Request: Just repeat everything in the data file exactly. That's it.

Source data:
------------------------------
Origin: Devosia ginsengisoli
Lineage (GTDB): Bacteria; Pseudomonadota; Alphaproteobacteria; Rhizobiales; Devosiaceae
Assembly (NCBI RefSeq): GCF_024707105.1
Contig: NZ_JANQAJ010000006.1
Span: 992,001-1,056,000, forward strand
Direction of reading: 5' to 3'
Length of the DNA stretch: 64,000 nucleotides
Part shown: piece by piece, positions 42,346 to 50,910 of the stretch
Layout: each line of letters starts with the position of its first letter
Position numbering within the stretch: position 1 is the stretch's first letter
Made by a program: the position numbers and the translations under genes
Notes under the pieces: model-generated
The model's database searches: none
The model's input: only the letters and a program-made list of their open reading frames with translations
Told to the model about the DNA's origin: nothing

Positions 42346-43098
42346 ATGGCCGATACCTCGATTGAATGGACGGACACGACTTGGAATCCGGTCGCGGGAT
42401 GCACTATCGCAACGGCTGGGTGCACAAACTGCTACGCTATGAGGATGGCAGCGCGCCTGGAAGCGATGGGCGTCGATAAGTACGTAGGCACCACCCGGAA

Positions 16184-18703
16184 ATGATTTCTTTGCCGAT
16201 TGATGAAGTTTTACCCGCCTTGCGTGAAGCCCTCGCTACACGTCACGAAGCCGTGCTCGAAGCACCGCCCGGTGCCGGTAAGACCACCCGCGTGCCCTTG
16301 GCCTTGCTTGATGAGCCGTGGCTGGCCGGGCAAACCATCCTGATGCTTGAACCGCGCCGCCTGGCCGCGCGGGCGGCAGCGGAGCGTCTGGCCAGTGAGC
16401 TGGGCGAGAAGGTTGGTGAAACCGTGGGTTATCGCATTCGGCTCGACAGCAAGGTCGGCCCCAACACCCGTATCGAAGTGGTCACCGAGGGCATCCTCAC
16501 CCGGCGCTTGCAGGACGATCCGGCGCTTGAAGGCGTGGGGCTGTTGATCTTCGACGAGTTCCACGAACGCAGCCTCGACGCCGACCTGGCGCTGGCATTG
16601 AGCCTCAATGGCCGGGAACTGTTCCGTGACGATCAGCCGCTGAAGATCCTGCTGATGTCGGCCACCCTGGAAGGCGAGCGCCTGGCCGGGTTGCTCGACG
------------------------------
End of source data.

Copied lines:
Origin: Devosia ginsengisoli
Lineage (GTDB): Bacteria; Pseudomonadota; Alphaproteobacteria; Rhizobiales; Devosiaceae
Assembly (NCBI RefSeq): GCF_024707105.1
Contig: NZ_JANQAJ010000006.1
Span: 992,001-1,056,000, forward strand
Direction of reading: 5' to 3'
Length of the DNA stretch: 64,000 nucleotides
Part shown: piece by piece, positions 42,346 to 50,910 of the stretch
Layout: each line of letters starts with the position of its first letter
Position numbering within the stretch: position 1 is the stretch's first letter
Made by a program: the position numbers and the translations under genes
Notes under the pieces: model-generated
The model's database searches: none
The model's input: only the letters and a program-made list of their open reading frames with translations
Told to the model about the DNA's origin: nothing

Positions 42346-43098
42346 ATGGCCGATACCTCGATTGAATGGACGGACACGACTTGGAATCCGGTCGCGGGAT
42401 GCACTATCGCAACGGCTGGGTGCACAAACTGCTACGCTATGAGGATGGCAGCGCGCCTGGAAGCGATGGGCGTCGATAAGTACGTAGGCACCACCCGGAA

Positions 16184-18703
16184 ATGATTTCTTTGCCGAT
16201 TGATGAAGTTTTACCCGCCTTGCGTGAAGCCCTCGCTACACGTCACGAAGCCGTGCTCGAAGCACCGCCCGGTGCCGGTAAGACCACCCGCGTGCCCTTG
16301 GCCTTGCTTGATGAGCCGTGGCTGGCCGGGCAAACCATCCTGATGCTTGAACCGCGCCGCCTGGCCGCGCGGGCGGCAGCGGAGCGTCTGGCCAGTGAGC
16401 TGGGCGAGAAGGTTGGTGAAACCGTGGGTTATCGCATTCGGCTCGACAGCAAGGTCGGCCCCAACACCCGTATCGAAGTGGTCACCGAGGGCATCCTCAC
16501 CCGGCGCTTGCAGGACGATCCGGCGCTTGAAGGCGTGGGGCTGTTGATCTTCGACGAGTTCCACGAACGCAGCCTCGACGCCGACCTGGCGCTGGCATTG
16601 AGCCTCAATGGCCGGGAACTGTTCCGTGACGATCAGCCGCTGAAGATCCTGCTGATGTCGGCCACCCTGGAAGGCGAGCGCCTGGCCGGGTTGCTCGACG